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NREL, UK University Partner To Dive Deeper Into How Enzymes Digest Plastic

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NREL researchers Chris Johnson and Rita Clare take biological samples from an old PET soda bottle that Johnson found during a cleanup drive around NREL. They are looking to isolate any microbes that may be breaking down the PET. Photo by Dennis Schroeder, NREL
NREL researchers Chris Johnson and Rita Clare take biological samples from an old PET soda bottle that Johnson found during a cleanup drive around NREL. They are looking to isolate any microbes that may be breaking down the PET. Photo by Dennis Schroeder, NREL
NREL researchers Chris Johnson and Rita Clare take biological samples from an old PET soda bottle that Johnson found during a cleanup drive around NREL. They are looking to isolate any microbes that may be breaking down the PET. Photo by Dennis Schroeder, NREL

Golden, CO, Oct. 01, 2020 (GLOBE NEWSWIRE) — A collaboration between scientists at the U.S. Department of Energy’s National Renewable Energy Laboratory (NREL), the University of Portsmouth in the United Kingdom, and other partners has yielded further insight into the workings of plastic-eating enzymes.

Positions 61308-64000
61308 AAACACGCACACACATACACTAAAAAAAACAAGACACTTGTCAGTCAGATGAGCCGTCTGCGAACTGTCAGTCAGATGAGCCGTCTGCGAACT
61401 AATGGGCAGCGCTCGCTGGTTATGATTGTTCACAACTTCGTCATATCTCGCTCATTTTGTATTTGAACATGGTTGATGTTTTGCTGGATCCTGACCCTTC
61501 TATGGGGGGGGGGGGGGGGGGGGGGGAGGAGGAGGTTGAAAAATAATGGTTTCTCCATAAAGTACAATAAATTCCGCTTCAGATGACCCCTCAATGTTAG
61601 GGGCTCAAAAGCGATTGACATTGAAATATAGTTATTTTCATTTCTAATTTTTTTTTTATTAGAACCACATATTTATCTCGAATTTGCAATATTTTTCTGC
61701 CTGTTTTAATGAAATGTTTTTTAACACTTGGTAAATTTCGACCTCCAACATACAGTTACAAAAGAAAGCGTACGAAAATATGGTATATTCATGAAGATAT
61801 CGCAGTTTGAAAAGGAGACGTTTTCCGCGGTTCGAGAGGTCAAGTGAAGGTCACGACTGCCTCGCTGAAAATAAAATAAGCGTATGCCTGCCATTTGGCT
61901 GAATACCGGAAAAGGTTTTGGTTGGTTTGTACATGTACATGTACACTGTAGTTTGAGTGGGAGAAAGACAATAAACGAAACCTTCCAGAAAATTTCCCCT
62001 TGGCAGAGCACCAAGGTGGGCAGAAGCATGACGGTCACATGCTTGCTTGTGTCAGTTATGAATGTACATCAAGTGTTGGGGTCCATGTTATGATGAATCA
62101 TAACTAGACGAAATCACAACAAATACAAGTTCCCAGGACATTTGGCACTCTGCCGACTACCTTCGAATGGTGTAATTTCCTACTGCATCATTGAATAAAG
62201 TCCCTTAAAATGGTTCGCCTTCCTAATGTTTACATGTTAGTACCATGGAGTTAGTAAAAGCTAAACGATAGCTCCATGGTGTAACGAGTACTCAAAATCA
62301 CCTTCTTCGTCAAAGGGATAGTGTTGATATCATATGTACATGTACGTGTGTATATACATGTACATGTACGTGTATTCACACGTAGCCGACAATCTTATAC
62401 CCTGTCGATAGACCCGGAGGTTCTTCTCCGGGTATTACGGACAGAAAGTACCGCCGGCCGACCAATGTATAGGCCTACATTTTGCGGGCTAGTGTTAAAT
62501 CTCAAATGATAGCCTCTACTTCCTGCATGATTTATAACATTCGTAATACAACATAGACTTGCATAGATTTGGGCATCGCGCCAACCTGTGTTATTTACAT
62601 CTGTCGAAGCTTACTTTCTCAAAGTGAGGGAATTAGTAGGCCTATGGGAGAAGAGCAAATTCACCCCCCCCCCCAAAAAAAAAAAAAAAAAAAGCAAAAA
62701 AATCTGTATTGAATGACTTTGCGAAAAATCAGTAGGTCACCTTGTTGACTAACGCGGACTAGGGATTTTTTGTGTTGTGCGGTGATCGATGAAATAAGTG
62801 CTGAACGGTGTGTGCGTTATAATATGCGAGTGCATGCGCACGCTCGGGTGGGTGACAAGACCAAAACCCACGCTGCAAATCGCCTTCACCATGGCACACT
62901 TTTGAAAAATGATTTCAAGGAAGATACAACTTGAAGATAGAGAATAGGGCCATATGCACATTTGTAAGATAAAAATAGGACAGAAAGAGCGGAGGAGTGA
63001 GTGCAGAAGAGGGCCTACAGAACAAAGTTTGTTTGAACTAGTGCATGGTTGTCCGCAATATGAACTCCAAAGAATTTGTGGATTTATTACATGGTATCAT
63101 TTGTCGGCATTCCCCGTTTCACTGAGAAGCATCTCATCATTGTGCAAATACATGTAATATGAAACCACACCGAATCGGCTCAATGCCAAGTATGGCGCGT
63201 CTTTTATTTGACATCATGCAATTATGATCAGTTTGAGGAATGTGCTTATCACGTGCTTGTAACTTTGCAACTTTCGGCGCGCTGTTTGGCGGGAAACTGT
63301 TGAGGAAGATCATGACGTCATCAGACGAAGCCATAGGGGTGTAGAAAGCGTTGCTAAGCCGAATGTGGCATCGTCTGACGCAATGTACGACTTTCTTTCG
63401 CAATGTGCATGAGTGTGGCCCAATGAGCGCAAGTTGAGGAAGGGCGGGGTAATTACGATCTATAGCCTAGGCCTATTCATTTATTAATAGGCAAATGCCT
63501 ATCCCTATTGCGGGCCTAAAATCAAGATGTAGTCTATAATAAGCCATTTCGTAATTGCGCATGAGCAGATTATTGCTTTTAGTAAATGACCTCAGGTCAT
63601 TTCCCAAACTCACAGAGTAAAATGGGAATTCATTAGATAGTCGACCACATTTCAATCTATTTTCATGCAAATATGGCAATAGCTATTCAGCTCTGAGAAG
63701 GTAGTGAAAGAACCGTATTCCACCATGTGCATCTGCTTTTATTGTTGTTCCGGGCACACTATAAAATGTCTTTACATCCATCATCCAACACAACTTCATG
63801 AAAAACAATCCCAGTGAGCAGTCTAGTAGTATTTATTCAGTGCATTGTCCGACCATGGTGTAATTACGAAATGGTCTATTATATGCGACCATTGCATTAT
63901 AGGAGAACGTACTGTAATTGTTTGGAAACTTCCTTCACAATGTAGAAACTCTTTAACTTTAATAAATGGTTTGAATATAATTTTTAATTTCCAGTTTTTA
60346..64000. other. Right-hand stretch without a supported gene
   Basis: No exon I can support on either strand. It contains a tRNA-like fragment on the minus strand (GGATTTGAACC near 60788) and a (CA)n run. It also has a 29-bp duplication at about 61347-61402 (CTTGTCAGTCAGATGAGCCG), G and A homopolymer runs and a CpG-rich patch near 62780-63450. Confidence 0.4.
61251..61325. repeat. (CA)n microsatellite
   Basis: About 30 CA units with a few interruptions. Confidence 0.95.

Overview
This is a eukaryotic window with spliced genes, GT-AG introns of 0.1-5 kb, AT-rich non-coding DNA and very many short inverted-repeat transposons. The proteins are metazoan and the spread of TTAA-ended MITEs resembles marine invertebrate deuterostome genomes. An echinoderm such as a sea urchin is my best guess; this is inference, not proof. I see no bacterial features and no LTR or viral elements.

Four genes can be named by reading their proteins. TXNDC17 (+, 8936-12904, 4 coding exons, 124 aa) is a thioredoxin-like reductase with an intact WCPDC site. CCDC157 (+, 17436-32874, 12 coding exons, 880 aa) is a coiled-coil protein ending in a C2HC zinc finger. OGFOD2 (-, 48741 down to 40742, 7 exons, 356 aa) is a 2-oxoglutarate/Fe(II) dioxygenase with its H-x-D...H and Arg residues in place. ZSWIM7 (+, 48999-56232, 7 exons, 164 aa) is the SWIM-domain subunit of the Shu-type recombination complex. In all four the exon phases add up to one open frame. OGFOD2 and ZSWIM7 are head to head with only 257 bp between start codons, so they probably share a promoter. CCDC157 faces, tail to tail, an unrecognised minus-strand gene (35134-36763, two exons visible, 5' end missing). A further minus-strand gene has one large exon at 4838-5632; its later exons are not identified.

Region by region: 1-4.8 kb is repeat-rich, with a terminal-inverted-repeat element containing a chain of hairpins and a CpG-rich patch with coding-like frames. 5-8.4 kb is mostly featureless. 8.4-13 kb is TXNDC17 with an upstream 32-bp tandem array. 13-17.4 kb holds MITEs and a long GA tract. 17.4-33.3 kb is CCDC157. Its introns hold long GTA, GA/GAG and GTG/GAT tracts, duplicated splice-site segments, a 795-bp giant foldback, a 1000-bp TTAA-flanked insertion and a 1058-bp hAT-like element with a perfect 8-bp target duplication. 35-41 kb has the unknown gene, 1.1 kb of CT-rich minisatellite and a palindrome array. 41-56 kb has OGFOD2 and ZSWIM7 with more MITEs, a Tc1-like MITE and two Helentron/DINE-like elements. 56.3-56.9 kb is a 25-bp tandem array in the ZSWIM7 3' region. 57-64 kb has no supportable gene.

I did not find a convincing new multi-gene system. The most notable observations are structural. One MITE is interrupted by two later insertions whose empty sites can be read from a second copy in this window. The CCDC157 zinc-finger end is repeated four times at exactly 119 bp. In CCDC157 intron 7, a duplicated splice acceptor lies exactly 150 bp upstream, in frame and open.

The research determined two synergistic enzymes—PETase and MHETase—work effectively in tandem to break down polyethylene terephthalate (PET), which is a type of plastic used to make single-use beverage bottles, clothing, and carpeting. The research follows an earlier collaboration between these partners focused on PETase.

A bacterium, Ideonella sakaiensis 201-F6, was discovered in the soil outside of a Japanese PET bottle recycling plant in 2016 and was shown to  secrete both PETase and MHETase. Researchers at NREL and Portsmouth were able to engineer PETase to increase its ability to digest PET, although still not fast enough to make the process commercially viable to handle the tons of discarded bottles littering the planet.

Gregg Beckham, a senior research fellow at NREL and co-lead of a new paper outlining the latest findings, said MHETase and PETase degrade PET faster than PETase alone. “They are better together than they are separate. PETase conducts the initial breakdown of the PET polymer, and MHETase further deconstructs the soluble products of PETase to produce the